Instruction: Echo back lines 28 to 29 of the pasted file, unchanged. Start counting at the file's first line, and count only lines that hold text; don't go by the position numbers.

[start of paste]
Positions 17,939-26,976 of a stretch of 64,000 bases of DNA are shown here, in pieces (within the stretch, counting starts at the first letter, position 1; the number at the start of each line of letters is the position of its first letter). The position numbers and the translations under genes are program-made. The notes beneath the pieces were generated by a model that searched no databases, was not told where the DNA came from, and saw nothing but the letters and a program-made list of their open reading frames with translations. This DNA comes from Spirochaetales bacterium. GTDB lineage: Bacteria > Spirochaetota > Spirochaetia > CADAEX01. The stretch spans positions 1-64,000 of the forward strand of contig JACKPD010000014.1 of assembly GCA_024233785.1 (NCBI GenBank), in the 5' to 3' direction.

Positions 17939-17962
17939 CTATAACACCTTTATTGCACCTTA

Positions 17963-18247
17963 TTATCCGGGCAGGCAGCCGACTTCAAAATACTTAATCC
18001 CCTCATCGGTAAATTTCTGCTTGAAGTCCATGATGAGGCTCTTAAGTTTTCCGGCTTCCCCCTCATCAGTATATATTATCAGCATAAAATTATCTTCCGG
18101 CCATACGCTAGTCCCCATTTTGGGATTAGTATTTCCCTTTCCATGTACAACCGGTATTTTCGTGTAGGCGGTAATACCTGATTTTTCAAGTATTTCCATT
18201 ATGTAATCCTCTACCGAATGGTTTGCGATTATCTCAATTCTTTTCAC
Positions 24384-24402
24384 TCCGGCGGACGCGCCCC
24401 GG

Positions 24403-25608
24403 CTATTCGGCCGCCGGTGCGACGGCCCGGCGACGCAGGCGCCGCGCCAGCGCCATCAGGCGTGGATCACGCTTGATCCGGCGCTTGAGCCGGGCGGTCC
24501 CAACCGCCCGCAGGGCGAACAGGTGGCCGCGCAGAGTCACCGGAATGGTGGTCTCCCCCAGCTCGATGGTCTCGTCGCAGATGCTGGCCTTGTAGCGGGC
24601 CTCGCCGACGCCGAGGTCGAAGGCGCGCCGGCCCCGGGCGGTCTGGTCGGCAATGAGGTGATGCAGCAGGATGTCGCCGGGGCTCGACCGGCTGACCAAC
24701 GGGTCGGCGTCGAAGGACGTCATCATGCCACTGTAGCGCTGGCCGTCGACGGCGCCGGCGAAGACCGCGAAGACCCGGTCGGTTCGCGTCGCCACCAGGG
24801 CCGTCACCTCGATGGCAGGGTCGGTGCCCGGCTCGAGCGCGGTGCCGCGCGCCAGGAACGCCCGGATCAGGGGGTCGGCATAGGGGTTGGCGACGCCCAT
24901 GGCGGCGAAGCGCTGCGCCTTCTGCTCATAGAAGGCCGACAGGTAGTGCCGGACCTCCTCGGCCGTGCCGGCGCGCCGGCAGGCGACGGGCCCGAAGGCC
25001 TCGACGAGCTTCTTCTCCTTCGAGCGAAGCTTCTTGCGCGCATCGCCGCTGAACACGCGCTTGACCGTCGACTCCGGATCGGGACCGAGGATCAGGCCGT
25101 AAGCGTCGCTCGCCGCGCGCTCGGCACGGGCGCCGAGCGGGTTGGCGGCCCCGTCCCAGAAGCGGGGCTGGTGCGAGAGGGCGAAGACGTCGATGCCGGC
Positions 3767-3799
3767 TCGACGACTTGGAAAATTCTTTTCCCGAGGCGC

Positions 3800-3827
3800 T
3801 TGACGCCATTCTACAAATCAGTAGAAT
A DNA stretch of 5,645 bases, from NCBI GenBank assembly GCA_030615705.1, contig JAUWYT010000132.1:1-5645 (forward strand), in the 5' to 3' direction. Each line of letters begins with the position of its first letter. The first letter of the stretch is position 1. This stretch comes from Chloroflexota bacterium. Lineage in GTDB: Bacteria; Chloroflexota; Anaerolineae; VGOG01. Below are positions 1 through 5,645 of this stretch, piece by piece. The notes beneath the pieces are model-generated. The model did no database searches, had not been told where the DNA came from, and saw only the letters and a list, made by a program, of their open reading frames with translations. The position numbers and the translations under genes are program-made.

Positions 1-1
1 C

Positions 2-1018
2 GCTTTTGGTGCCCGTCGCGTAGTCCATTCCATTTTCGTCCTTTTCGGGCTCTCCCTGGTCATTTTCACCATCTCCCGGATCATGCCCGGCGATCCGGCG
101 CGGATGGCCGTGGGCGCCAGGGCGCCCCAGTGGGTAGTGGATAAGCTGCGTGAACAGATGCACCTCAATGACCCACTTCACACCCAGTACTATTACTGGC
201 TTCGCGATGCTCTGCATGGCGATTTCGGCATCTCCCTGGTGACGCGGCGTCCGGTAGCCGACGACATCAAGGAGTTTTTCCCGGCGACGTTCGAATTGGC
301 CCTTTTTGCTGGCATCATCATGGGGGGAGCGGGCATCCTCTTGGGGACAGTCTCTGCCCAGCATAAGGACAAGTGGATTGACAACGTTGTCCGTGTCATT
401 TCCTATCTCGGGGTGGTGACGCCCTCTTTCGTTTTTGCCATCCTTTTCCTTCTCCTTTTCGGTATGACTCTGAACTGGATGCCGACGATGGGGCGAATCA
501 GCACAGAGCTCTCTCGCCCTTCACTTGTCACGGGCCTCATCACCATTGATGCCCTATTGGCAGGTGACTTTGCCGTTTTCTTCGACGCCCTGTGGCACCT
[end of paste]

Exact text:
1 C

Positions 2-1018